1Joint Center for Earth Systems Technology, University of Maryland Baltimore County, Baltimore, MD, USA
2Dept. of Physics, University of Maryland Baltimore County, Baltimore, MD, USA
3Núcleo de Meio Ambiente, Universidade Federal do Pará, Belém, PA, Brazil
4Global Modeling and Assimilation Office, Goddard Space Flight Center, Greenbelt, MD, USA
*currently at: Joint Center for Earth Systems Technology, University of Maryland Baltimore County, Baltimore, MD, USA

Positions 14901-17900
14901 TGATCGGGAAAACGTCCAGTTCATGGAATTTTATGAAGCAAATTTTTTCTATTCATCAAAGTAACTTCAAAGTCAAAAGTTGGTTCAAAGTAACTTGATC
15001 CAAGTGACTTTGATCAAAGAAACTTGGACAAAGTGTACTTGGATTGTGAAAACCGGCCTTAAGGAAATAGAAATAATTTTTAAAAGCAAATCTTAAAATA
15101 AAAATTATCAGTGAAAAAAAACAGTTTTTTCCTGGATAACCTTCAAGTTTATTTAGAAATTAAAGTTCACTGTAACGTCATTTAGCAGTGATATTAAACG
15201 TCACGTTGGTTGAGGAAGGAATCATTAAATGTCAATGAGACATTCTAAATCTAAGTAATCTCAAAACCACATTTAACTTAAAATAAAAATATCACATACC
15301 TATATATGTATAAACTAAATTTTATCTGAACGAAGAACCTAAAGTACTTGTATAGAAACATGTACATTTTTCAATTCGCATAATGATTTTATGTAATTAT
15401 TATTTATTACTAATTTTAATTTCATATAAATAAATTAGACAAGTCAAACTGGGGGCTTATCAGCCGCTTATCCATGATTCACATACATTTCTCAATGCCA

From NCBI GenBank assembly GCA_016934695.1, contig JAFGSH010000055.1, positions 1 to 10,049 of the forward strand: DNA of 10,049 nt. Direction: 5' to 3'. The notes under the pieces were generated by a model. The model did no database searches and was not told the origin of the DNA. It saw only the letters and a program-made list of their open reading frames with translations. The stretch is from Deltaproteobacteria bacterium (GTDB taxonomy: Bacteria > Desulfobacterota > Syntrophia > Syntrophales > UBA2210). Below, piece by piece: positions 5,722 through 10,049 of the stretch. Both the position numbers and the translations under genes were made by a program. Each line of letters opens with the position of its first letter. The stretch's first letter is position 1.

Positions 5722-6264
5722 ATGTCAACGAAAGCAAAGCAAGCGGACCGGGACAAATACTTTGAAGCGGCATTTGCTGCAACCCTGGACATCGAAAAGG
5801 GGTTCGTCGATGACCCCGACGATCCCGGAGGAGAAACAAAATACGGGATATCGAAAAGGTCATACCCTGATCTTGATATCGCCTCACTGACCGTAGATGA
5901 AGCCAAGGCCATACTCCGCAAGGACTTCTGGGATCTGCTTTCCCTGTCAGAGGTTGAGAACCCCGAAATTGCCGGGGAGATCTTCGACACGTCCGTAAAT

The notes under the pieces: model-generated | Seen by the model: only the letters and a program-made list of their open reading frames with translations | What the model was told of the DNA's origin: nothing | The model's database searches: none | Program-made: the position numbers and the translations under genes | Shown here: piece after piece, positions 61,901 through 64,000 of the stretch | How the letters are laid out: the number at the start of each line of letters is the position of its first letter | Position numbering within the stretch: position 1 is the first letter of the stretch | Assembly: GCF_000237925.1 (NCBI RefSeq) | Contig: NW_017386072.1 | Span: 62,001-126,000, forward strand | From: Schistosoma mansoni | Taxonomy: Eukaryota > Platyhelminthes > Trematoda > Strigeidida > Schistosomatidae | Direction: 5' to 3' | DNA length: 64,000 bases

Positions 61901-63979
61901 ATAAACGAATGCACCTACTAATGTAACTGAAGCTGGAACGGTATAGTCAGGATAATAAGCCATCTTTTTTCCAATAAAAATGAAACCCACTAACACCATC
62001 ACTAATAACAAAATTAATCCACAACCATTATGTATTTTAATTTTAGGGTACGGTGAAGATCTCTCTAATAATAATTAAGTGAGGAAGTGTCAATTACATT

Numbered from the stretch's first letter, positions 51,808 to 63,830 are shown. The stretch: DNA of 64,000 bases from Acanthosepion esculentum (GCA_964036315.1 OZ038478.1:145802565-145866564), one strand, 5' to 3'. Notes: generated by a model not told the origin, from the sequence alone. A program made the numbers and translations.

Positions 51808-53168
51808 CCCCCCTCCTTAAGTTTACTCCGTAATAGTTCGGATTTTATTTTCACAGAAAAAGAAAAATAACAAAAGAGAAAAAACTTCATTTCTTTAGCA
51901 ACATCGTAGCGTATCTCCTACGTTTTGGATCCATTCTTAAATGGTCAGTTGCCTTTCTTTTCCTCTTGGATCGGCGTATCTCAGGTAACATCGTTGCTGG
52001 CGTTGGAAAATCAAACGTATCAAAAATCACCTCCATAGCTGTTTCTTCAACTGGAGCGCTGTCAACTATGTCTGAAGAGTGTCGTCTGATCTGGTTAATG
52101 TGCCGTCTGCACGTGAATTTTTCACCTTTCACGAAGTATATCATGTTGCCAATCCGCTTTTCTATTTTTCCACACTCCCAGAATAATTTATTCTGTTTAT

Abstract. Atmospheric CO2 retrievals with peak sensitivity in the mid- to lower troposphere from the Atmospheric Infrared Sounder (AIRS) have been assimilated into the GEOS-5 (Goddard Earth Observing System Model, Version 5) constituent assimilation system for the period 1 January 2005 to 31 December 2006. A corresponding model simulation, using identical initial conditions, circulation, and CO2 boundary fluxes was also completed. The analyzed and simulated CO2 fields are compared with surface measurements globally and aircraft measurements over North America. Surface level monthly mean CO2 values show a marked improvement due to the assimilation in the Southern Hemisphere, while less consistent improvements are seen in the Northern Hemisphere. Mean differences with aircraft observations are reduced at all levels, with the largest decrease occurring in the mid-troposphere. The difference standard deviations are reduced slightly at all levels over the ocean, and all levels except the surface layer over land. These initial experiments indicate that the used channels contain useful information on CO2 in the middle to lower troposphere. However, the benefits of assimilating these data are reduced over the land surface, where concentrations are dominated by uncertain local fluxes and where the observation density is quite low. Away from these regions, the study demonstrates the power of the data assimilation technique for evaluating data that are not co-located, in that the improvements in mid-tropospheric CO2 by the sparsely distributed partial-column retrievals are transported by the model to the fixed in situ surface observation locations in more remote areas.